It’s blog hop week here on the blog. Yesterday, it was all about peace; now it’s all about community, sharing, and happiness. It’s all very zen.
I’m excited to be a part of author Pavarti K. Tyler’s Celebrating Community Blog Hop. Today through Sunday, participants in the Hop will be writing about friendship, family, happiness, togetherness, and (my favorite topic, obviously) food. Want to see who else is participating? Click on the banner at the top!
Today, it’s all about the delicious noms.
There are many things I love to eat–and many things I cook well–but the thing (or, rather, things) that I cook and love to eat the best involve Thanksgiving Dinner. I am a rockstar at Thanksgiving Dinner. In fact, I’m pretty sure my turkey is what won my husband’s heart. I’m also sure that it was this sweet potato casserole that got me the rock.
And so, in the spirit of getting everyone hitched in the upcoming holiday season, I share with you my unbelievably simple, and yet fully delectable, sweet potato casserole (henceforth forever known as The Bridal Yams).
One 16 ounce can of Bruce’s Yams
One 11 ounce can of Dole Mandarin Oranges
One 20 ounce can of Dole Crushed Pineapple
1/4 cup of light brown sugar
1 teaspoon cinnamon
A quarter to half a stick of salted butter, cut into chunks or pats
Marshmallows (I like the big ones, but mini ones are fine, too)
The beautiful thing about the Bridal Yams is that they are pretty much a taste-as-you-go sorta dish, and they require exactly five minutes to put together. Here’s what you do:
[Oh, side note: You'll notice everything I listed is canned. The reason for that is simple--everything is already cooked (the yams), smooshed (the pineapple), or sectioned (the mandarin oranges) which makes things much easier. If you want to go au naturel and cook everything from scratch, feel free--just remember you'll have to cook the sweet potatoes beforehand.]
Preheat the oven to 350°F.
Drain the yams. Put them in the casserole dish you will be using. Using a potato masher, mash them up until they are a fairly smooth consistency (if you don’t feel like building up your forearms, you can also use a food processor. I like the masher because it leaves a slightly fibrous quality to the yams, which ends up baking well).
Add the brown sugar. If you’re not into very sweet things, you can cut the brown sugar in half (but you may need to add the other half in later, after you add the citrus).
Add the cinnamon.
Mix the yams, sugar, and cinnamon together.
Drain the mandarin oranges and the pineapple. Do not add them to the yams all at once. If you do, you could end up with nothing but runny citrus-flavored sweet potatoes (yum?). Here is where the culinary artistry comes in. Alternating between the oranges and the pineapple, add a bit at a time until you get both the right consistency for the concoction (slightly softer than mashed potatoes) as well as the right taste (you want to be able to taste the citrus-y elements without overpowering the yams. Make sure you mash it all together.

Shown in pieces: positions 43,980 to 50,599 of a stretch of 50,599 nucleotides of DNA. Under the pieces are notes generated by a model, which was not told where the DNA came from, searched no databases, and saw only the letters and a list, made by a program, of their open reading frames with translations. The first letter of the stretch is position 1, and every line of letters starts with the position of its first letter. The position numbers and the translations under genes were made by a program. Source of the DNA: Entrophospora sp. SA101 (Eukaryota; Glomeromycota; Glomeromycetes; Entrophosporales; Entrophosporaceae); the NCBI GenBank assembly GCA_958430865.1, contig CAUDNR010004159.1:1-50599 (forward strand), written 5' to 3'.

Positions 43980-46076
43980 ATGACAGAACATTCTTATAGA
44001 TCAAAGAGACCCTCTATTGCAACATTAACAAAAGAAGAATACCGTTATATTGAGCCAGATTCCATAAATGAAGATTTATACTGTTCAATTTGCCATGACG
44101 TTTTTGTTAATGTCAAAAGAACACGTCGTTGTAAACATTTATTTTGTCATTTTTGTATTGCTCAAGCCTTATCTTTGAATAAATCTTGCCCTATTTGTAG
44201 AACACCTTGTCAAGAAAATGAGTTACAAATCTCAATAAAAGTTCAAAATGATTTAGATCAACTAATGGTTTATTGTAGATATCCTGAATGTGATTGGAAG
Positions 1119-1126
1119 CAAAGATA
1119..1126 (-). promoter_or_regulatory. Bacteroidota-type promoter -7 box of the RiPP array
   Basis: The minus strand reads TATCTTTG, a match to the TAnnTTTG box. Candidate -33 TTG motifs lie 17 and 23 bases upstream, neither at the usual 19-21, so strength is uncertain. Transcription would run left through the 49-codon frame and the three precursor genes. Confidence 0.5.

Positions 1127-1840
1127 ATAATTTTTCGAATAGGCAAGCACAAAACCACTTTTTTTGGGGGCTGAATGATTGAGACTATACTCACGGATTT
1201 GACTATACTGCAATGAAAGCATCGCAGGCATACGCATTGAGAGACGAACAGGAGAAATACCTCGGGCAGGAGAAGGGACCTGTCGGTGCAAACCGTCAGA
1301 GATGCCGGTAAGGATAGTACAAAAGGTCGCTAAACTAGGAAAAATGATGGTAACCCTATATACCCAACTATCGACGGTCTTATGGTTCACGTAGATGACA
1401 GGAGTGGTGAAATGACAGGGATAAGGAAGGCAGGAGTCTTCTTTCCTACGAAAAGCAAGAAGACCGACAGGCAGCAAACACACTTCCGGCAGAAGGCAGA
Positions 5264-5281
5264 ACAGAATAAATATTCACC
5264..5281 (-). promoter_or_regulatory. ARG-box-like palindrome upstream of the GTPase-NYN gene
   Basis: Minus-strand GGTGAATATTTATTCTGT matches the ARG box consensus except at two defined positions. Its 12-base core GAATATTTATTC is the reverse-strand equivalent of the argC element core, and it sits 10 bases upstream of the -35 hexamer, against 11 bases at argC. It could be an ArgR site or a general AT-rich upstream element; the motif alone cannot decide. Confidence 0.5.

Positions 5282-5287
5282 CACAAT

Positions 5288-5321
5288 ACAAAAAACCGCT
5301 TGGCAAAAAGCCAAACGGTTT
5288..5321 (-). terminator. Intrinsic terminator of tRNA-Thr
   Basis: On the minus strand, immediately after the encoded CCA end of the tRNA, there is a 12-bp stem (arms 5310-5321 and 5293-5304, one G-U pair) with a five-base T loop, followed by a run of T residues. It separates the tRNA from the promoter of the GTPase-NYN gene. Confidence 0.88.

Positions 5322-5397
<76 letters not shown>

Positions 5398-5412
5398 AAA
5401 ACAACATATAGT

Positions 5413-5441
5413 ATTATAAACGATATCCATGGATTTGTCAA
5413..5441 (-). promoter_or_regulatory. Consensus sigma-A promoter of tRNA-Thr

Add the butter. Mmmm.
Once that’s all put together, smooth out your casserole in your baking dish. I typically use a rectangular clear-glass baking dish that ends up being about 2/3 full to the top once I’ve put in my casserole (sans marshmallows); to each their own.
Top it all off with marshmallows. Master Tip: Do not crowd the marshmallows! If you do, they’ll overrun the dish, which will make you have a frowny face (and will stink up your kitchen with smoke coming from the oven). We all want our cups to runneth over, just not with melty marshmallow. You should be able to see a little of the casserole between each marshallow–trust me, it’ll all look good in the end.
Pop that bad boy in the oven. For how long? Until the marshmallows are both deliciously melty and browned to a golden hue on top. However long that takes (usually 15-20 minutes, although it may take longer). You don’t need to worry about things being raw–everything in the dish is already cooked! All you’re doing is warming things up and melting the mallows.
And then? Oh, and then. Then you let that sucka cool off, and THEN YOU NOM ON IT. Preferably with a deliciously juicy slice or two of turkey, stuffing, some creamy mashed potatoes and spicy gravy, peas, carrots, and cranberry sauce.
Good Heavens, my salivary glands are in overdrive.
One final Master Tip: Do this dish near the end of your holiday dinner prep. It doesn’t take long to make, and it doesn’t take long to bake.
Yield: Allegedly 6-8 servings. In my house, though, it’s all for me.
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